New Hampshire Becomes Sixth State to Embrace Freedom to Marry

Freedom to Marry
June 3, 2009

New Hampshire’s Governor John Lynch today signed into law a freedom to marry bill approved by the Senate and House. The state now joins Massachusetts, Connecticut, Iowa, Vermont, and Maine in ending the exclusion of gay couples from marriage.

“New Hampshire has now become the third state to move past civil unions to marriage, recognizing that there is no substitute for the freedom to marry and equality for all,” said Evan Wolfson, executive director of Freedom to Marry and author of Why Marriage Matters: America, Equality and Gay People's Right to Marry. “And Governor Lynch has become the latest moderate elected official to move to support the freedom to marry, providing a good example to, and continuing momentum for, the legislators now considering marriage bills in states such as New York and New Jersey.”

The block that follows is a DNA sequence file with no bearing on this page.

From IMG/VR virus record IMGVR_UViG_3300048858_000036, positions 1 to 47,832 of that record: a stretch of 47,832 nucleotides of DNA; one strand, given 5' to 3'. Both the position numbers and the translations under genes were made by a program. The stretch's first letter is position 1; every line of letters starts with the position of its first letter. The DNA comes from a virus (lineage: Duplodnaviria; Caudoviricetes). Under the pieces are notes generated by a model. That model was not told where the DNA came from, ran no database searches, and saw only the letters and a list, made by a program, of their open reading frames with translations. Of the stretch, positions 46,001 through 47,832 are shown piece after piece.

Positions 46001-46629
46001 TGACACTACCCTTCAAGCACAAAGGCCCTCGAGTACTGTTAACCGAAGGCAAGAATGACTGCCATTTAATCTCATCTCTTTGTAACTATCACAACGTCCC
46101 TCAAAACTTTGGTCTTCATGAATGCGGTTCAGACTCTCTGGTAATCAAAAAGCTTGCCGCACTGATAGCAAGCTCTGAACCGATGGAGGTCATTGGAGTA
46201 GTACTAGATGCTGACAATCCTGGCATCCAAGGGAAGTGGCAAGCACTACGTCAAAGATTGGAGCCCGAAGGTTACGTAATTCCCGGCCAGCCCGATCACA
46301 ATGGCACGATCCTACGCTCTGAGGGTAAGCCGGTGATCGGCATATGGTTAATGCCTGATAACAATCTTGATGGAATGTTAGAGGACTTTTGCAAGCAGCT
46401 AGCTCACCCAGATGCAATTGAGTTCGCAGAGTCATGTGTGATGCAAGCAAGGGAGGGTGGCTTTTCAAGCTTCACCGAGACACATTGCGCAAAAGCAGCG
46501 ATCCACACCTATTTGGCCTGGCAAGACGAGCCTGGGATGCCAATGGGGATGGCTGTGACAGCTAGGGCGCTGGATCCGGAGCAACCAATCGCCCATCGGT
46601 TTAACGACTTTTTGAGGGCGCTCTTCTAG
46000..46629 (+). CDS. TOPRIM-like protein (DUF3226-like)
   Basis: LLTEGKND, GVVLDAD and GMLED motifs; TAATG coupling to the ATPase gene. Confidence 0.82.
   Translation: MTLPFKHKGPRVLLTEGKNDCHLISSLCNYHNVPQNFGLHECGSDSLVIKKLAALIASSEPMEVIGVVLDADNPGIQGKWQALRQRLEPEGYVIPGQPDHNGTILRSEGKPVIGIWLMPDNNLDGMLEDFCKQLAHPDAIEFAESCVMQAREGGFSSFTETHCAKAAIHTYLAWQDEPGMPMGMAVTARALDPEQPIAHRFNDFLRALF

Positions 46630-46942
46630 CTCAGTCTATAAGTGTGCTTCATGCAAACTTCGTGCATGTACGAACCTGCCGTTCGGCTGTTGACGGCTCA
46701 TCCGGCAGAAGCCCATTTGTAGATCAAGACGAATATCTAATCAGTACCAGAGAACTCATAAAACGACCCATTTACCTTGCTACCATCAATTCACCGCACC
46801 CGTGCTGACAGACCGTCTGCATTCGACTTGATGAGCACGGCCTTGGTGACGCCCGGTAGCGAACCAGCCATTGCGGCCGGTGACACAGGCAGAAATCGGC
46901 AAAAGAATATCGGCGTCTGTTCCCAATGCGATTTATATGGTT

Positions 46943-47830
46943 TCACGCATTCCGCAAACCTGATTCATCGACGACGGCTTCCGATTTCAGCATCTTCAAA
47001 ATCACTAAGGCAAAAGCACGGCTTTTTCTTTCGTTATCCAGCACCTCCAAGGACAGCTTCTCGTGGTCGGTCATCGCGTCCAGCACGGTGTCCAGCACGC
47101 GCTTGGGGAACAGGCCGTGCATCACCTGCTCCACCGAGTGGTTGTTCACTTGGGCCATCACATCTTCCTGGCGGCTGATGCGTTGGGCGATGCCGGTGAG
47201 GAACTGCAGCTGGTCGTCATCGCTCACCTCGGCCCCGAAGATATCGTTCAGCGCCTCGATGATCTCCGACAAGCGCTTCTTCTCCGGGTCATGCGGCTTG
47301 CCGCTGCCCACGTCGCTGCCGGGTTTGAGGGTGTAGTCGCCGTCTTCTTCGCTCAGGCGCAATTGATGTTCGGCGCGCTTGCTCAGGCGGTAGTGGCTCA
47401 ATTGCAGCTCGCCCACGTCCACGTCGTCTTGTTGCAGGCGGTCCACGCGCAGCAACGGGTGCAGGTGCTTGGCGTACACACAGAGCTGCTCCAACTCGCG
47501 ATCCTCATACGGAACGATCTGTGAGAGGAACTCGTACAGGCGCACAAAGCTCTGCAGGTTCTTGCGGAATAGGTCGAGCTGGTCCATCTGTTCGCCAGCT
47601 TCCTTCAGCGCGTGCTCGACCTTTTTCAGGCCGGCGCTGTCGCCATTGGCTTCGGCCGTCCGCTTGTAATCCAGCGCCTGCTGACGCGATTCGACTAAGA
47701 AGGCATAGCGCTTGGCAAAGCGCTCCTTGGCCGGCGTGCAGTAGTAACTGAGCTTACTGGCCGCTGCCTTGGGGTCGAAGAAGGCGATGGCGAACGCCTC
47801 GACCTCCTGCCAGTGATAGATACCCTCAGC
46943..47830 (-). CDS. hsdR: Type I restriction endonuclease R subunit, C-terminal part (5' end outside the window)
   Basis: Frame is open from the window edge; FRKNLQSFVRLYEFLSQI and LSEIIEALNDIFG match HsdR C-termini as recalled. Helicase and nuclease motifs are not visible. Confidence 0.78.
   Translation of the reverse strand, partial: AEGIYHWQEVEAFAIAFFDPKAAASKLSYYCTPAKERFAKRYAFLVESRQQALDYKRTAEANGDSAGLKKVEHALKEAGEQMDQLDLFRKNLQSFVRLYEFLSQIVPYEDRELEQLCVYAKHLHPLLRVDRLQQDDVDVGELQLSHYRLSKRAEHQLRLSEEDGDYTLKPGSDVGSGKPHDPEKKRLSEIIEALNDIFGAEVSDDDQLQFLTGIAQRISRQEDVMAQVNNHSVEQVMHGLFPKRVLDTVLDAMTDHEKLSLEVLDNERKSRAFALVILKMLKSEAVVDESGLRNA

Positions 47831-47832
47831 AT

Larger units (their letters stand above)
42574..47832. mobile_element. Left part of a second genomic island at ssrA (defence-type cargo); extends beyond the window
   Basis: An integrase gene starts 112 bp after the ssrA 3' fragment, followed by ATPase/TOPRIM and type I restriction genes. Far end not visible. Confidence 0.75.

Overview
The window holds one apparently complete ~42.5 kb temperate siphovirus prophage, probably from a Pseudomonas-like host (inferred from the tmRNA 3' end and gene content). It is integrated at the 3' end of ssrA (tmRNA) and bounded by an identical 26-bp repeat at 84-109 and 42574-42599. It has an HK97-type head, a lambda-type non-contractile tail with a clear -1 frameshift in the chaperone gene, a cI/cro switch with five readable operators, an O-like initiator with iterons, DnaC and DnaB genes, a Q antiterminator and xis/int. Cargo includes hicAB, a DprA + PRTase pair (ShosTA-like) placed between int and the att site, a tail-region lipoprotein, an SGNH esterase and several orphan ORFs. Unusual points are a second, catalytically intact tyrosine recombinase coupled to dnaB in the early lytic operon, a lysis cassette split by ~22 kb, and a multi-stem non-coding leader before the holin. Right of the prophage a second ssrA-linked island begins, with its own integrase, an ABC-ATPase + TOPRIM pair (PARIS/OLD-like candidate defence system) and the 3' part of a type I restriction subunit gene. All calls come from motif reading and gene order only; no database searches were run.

Gay couples can apply for marriage licenses starting January 1, 2010 when the law goes into effect in New Hampshire.

“Elected officials in states such as New Hampshire, Maine, and Vermont have taken in the lessons from states such as Massachusetts and countries such as Canada – where same-sex couples have been marrying for five years now without using up the marriage licenses,” said Wolfson. “As we end exclusion from marriage, families are helped and no one is hurt.”

Freedom to Marry salutes the leadership of New Hampshire Freedom to Marry Coalition and all who worked tirelessly in the legislature and in the public to achieve equality in New Hampshire.

All eyes are now on New York and New Jersey, whose governors have pledged to sign the pending freedom to marry bills once they reach their desks. New York's Assembly passed the marriage bill in May, and political leaders from across the state, including New York City's Independent/Republican Mayor Michael Bloomberg and U.S. Senators Chuck Schumer and Kirsten Gillibrand, have called on the State Senate to follow suit in the next few weeks. (Link)